Order and Entropy

Chapter 18

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Not all nature hath given is worthy of trust,
the instincts of body are animalistic urges,
these care not for light, mind, or spirit will,
and err toward a primitive world that was,
yes endure we must to walk worthy paths,
yet a tainted soul is for the voids sure gain,
commit not the nature fickle flesh to spirit.

– The Path of Ascension, Saint Taurien, circa 10 B.E.

Fighting Instincts

Jovan 1st, 645 E.R.

“The Empire Reconciliation began in the year thirty-four of the reign of first Emperor Corinth,”  Kiannae read, and then frowned.  “Though Corinth is said to have resisted putting such emphasis on the year of his ascension, it was ultimately…”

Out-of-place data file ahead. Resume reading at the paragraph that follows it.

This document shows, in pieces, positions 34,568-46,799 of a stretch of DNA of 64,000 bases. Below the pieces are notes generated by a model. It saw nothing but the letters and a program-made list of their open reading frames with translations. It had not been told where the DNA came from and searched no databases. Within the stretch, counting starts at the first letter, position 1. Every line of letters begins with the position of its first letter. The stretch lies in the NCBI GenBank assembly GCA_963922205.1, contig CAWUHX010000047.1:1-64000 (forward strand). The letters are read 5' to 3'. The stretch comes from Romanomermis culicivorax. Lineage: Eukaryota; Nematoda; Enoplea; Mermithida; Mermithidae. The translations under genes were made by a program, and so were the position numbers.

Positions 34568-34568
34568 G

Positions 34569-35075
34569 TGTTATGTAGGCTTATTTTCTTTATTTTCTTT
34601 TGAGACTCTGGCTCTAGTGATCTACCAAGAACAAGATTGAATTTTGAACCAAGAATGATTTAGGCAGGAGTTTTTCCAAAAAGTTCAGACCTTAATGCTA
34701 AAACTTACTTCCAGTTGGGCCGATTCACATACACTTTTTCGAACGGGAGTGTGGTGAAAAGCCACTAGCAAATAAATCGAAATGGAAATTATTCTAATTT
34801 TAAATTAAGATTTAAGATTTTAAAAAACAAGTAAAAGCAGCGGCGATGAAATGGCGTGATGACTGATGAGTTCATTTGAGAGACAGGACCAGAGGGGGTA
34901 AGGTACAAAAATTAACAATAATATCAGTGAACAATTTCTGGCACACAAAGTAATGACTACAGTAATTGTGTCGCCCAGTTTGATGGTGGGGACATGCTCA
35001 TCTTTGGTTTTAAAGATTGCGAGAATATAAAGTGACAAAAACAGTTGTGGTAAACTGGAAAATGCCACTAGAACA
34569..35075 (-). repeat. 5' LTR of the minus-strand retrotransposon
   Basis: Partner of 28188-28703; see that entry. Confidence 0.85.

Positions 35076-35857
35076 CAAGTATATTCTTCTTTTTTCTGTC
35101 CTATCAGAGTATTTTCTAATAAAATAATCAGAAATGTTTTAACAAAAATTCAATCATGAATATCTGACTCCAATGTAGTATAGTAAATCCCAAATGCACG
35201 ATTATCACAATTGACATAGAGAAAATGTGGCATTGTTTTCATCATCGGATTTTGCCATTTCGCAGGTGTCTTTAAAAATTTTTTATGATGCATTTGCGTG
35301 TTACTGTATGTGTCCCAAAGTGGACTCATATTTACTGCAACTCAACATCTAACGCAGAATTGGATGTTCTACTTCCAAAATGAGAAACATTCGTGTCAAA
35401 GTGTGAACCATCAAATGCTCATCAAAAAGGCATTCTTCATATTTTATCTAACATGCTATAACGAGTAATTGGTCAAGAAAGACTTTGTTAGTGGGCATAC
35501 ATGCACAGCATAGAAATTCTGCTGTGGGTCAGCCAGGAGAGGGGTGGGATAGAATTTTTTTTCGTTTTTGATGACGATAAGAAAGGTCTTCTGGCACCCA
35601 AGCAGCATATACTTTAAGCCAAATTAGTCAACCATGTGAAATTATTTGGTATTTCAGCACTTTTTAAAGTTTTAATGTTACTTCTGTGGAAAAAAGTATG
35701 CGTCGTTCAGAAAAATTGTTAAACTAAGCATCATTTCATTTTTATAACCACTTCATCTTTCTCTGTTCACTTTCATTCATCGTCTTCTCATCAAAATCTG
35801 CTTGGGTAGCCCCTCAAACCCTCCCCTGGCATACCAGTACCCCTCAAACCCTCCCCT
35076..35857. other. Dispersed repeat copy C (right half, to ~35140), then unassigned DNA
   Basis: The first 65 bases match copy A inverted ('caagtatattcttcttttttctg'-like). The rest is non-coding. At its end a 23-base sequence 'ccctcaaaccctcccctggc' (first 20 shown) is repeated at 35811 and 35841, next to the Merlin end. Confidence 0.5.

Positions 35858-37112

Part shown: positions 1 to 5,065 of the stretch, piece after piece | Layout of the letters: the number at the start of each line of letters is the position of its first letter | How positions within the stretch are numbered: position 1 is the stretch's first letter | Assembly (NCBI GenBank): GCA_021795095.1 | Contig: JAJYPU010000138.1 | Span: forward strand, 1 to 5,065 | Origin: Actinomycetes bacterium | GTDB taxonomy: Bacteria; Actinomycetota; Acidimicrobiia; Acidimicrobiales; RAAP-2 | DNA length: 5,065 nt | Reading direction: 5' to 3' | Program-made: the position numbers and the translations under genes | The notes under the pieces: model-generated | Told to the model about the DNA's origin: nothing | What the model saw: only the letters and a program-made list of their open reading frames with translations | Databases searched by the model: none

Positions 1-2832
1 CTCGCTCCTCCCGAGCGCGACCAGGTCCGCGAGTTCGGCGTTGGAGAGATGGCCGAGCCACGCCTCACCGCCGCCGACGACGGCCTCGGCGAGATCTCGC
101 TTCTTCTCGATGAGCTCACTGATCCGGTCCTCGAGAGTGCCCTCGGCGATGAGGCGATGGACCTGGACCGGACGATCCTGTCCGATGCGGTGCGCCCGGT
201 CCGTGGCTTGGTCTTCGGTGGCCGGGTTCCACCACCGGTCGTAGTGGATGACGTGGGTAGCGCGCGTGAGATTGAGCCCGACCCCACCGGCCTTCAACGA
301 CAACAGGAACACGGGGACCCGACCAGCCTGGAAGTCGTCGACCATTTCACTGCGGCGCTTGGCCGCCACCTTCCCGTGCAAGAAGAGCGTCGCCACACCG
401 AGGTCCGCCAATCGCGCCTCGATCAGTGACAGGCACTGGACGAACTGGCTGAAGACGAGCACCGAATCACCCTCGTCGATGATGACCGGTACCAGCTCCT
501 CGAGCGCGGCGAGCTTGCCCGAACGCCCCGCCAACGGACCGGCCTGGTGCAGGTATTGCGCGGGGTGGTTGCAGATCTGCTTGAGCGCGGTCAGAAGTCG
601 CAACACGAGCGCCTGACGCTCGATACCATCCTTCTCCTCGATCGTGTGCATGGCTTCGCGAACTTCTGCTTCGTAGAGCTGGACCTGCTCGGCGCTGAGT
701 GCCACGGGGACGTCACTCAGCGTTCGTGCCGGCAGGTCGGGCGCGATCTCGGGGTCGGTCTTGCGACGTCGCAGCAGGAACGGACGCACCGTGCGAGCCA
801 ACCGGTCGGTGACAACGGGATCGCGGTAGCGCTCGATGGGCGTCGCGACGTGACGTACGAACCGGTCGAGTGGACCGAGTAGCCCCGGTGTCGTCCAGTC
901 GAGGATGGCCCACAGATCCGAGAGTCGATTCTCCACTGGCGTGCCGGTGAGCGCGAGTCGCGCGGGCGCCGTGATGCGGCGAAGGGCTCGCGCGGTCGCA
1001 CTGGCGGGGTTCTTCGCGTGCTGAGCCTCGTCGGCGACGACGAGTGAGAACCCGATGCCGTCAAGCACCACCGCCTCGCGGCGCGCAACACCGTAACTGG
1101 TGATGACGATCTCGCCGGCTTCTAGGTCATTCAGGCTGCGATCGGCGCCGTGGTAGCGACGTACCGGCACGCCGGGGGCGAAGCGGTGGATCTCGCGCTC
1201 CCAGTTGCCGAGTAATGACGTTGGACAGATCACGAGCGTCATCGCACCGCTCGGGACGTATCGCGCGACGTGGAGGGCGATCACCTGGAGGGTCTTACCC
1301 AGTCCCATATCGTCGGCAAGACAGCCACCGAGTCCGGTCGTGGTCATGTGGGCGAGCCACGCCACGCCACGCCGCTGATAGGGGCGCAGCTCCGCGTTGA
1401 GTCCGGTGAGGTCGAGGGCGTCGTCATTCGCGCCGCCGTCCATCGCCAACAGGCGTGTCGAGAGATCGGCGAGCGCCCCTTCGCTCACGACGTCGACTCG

“We’ve covered this,” Katrisha protested.

Moriel turned a bit tersely, but then hesitated.  He marched up to the desk the twins were sitting at, flipped through a few pages, checked the cover, and shook his head.

“My apologies, I seem to have crossed up lesson plans with the young prince,” he said, and walked the book back across the room.

“But we covered that a year ago,” Kiannae said a bit incredulously.

“He’s older,” Katrisha added, and rubbed a sore shoulder from morning training with Horence.  She had fallen rather hard on it when Kiannae had swept her leg.

Moriel tapped his finger along the spines of several books, pulled one out, and set it before the girls.  “Yes, he is.”  There was no particular tone with it, nor an expression that hinted at humor.  Kiannae nonetheless started to laugh, but stopped at a stern glance.

“Katrisha, please begin,” Moriel said when he was satisfied they had both calmed themselves.

She opened the book, turned a few pages, and pursed her lips.

“Perceiving Magic,” she began.

The underlying organism appears to have e-volved in abstract of the gift, and acquired it later.  Further this is reinforced in the individual by the gradual growth of aura, leading into adolescence and adulthood.

“Evolved?” Kiannae asked curiously.